DA Conley Seeks New hearing on Murder Conviction Reversal

Suffolk County District Attorney Dan Conley has called for a new hearing and has pushed back against the sudden reversal of a 20-year-old murder conviction that freed two defendants long sentenced for their role in killing a young woman in Chelsea in 1993.

A key in the reversal, which came by the Supreme Judicial Court earlier this month, was DNA evidence done some years after the case had been put to bed. A decision by the SJC in 1997 affirmed the convictions of Michael Cowels and Michael Mims in the stabbing murder of Belinda Miscioscia. Some time after that 1997 decision, the DA’s office agreed to do DNA testing on blood and bodily fluids associated with the case – a routine matter when it relates to evidence used prior to the advent of DNA testing.

In 2011, based on the results of that test, the defendants called for a new trial. The trial judge, however, denied the request.

The SJC this year decided to take up the case once more, and focused on a towel that was used as evidence in the trial and that was tested for DNA. Blood on the towel was discussed at the original trial, but it was pointed out at the time that the blood type did not match the defendants. The SJC seemed to center their reversal on the DNA testing that showed the blood on the towel belonged to a cooperating witness, Robert Salie, who owned the apartment where the defendants went before and after the murder.

Conley said what was not concentrated on was DNA evidence from a vaginal swab of the victim that revealed bodily fluids from Mims, a piece of evidence that was not used in the original trial.

The new round of DNA testing showed, primarily, two things: first, that blood on a towel found at a witness’ home did not belong to the defendants, and second, that DNA recovered from inside the murder victim’s body could only have come from Mims – proving that he had sex with the defendant shortly before she died, as was alleged in the original trial.

“What the high court misses in its decision is that both of these findings are completely consistent with the testimony at trial,” said Conley. “A key civilian witness testified that the defendants went into his bedroom with the victim to have sex shortly before the murder. That witness had no way of knowing that, 20 years later, DNA evidence would prove this account to be true.  A key expert witness testified that the blood on a towel seized from the witness’ home tested positive for Type A blood when both the defendants and the victim had Type O blood.  As the trial judge noted, defense counsel vigorously pressed this point during cross-examination and closing argument.

“If the case went to trial today, the towel would not be part of the evidence, but the DNA from the victim’s vaginal swab would,” Conley continued. “The swab, which directly implicates Mims and strongly supports the witness who testified against him and Cowels, is of far greater value than the towel, and we expect to raise this issue with the SJC in a petition for re-hearing.”

During the trial, there was very little physical evidence, and most of the case was built upon the testimony of the cooperating witness, Salie.

Miscioscia was found stabbed to death with a bag of marijuana in her shirt in an industrial lot behind a building once used by the Chelsea High School for storage.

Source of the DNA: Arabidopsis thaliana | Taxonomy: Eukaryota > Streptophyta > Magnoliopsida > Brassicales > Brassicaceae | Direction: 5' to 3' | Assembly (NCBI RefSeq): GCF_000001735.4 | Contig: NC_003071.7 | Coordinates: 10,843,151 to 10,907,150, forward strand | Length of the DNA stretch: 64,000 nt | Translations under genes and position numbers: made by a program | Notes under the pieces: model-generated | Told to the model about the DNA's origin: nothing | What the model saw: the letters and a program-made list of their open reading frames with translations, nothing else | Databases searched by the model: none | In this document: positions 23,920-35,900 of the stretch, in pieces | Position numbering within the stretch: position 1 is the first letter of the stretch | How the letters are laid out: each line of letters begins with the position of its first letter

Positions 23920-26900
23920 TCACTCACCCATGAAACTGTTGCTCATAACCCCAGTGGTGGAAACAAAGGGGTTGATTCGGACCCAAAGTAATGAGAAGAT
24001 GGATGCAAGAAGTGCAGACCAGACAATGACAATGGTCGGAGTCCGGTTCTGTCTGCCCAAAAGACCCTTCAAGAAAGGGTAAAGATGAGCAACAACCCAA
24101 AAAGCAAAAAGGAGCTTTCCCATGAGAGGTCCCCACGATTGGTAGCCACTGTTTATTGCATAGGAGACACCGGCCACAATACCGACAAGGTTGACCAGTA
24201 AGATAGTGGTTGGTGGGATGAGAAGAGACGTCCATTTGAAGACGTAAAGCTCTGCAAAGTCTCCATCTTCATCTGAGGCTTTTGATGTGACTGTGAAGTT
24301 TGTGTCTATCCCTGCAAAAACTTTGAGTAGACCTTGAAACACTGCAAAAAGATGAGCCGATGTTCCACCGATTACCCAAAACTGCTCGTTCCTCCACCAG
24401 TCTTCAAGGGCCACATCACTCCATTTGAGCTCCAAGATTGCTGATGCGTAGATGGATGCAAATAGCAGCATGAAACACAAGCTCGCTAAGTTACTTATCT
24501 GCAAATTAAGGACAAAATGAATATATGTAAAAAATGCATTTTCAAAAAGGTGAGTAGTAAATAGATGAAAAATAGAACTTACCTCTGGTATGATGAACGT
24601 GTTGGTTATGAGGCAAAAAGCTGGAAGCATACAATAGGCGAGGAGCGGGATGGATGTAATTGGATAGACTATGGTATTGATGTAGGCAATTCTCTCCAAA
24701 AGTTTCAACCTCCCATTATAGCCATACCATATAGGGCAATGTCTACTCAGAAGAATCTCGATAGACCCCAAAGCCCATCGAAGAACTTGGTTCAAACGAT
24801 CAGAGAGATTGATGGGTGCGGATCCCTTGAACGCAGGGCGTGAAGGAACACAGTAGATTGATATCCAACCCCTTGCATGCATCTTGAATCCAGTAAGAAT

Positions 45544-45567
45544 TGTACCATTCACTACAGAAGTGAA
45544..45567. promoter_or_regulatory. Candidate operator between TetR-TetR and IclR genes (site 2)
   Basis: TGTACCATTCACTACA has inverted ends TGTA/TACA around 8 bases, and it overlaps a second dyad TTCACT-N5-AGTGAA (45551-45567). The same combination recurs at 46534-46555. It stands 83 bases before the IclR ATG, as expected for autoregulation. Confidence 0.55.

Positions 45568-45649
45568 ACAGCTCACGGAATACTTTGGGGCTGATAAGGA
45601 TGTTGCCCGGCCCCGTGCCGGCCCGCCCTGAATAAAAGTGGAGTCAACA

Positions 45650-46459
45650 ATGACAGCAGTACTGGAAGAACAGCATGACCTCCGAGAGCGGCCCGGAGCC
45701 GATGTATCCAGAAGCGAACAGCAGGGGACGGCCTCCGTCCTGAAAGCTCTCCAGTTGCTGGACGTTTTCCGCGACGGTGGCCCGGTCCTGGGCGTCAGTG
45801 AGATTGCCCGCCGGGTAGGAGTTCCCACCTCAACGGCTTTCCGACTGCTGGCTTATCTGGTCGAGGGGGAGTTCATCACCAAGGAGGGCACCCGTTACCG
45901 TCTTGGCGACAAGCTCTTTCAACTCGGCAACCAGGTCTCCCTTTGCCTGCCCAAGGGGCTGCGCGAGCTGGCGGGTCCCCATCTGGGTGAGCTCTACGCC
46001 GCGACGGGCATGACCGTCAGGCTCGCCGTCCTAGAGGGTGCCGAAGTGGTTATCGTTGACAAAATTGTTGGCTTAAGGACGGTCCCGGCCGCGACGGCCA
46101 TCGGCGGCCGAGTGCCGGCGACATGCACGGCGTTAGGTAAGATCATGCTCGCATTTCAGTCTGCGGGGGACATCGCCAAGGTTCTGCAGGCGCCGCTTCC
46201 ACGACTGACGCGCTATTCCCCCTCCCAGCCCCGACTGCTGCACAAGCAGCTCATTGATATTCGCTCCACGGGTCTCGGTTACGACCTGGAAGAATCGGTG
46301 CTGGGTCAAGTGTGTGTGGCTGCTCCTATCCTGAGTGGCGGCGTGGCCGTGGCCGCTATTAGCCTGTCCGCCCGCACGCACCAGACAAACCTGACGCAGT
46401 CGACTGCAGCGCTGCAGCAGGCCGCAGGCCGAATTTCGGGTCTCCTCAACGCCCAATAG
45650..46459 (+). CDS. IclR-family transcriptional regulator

The facts of the case at trial detailed that the victim went to buy marijuana from Cowels at a party.

On Saturday, June 26, 1993, the victim was socializing at her brother’s home in Chelsea with her brother, her brother’s girl friend, and a friend with whom she had made plans for the evening. After drinking a few beers, the four decided to “pitch in” on a bag of marihuana, and the victim “paged” Cowels, from whom she previously had made similar purchases. After an initial effort to connect with Cowels at a neighborhood store failed, the victim again paged him and made arrangements to meet him at a party down the street from her brother’s house. Although she said she was afraid to meet with Cowels by herself, the victim left her brother’s home between 8:45 and 8:55 p.m. and walked, alone, down the street to the party. When she failed to return home after about one and one-half hours, the others became anxious and attempted to contact Cowels by paging him several times. Eventually, the victim’s friend left, assuming that he had been stood up, and the others went to bed.

At the party, the victim met Cowels and Mims, with whom she was also familiar. Both defendants had had previous sexual encounters with the victim. The three left the party and went together to an apartment where a friend of the  defendants, Robert Salie, lived. The four shared a marijuana cigarette. Both defendants and the victim went into Salie’s bedroom and engaged in sexual intercourse, offering Salie a chance to join in, which he declined.   The victim and the defendants subsequently left Salie’s apartment and drove away in Cowels’s automobile.

Some time later, around 11:30 p.m., Salie testified, Cowels and Mims came back to the apartment and knocked on the door. When the witness let them in, the two men rushed to his bathroom and came out with their clothes in plastic bags. They suggested to him that they had killed Miscioscia and they told the witness they would hurt him if he didn’t keep the matter quiet. Investigators in Chelsea at the time didn’t take long to connect the dots to the witness and Mims and Cowels. Investigators found towels in the apartment that had bloodstains on them. It was impossible at the time, though, to know whose blood it was.

In the SJC reversal, the court found that the bloodstain on the towel was likely a factor in the jury’s verdict and reversed the conviction.

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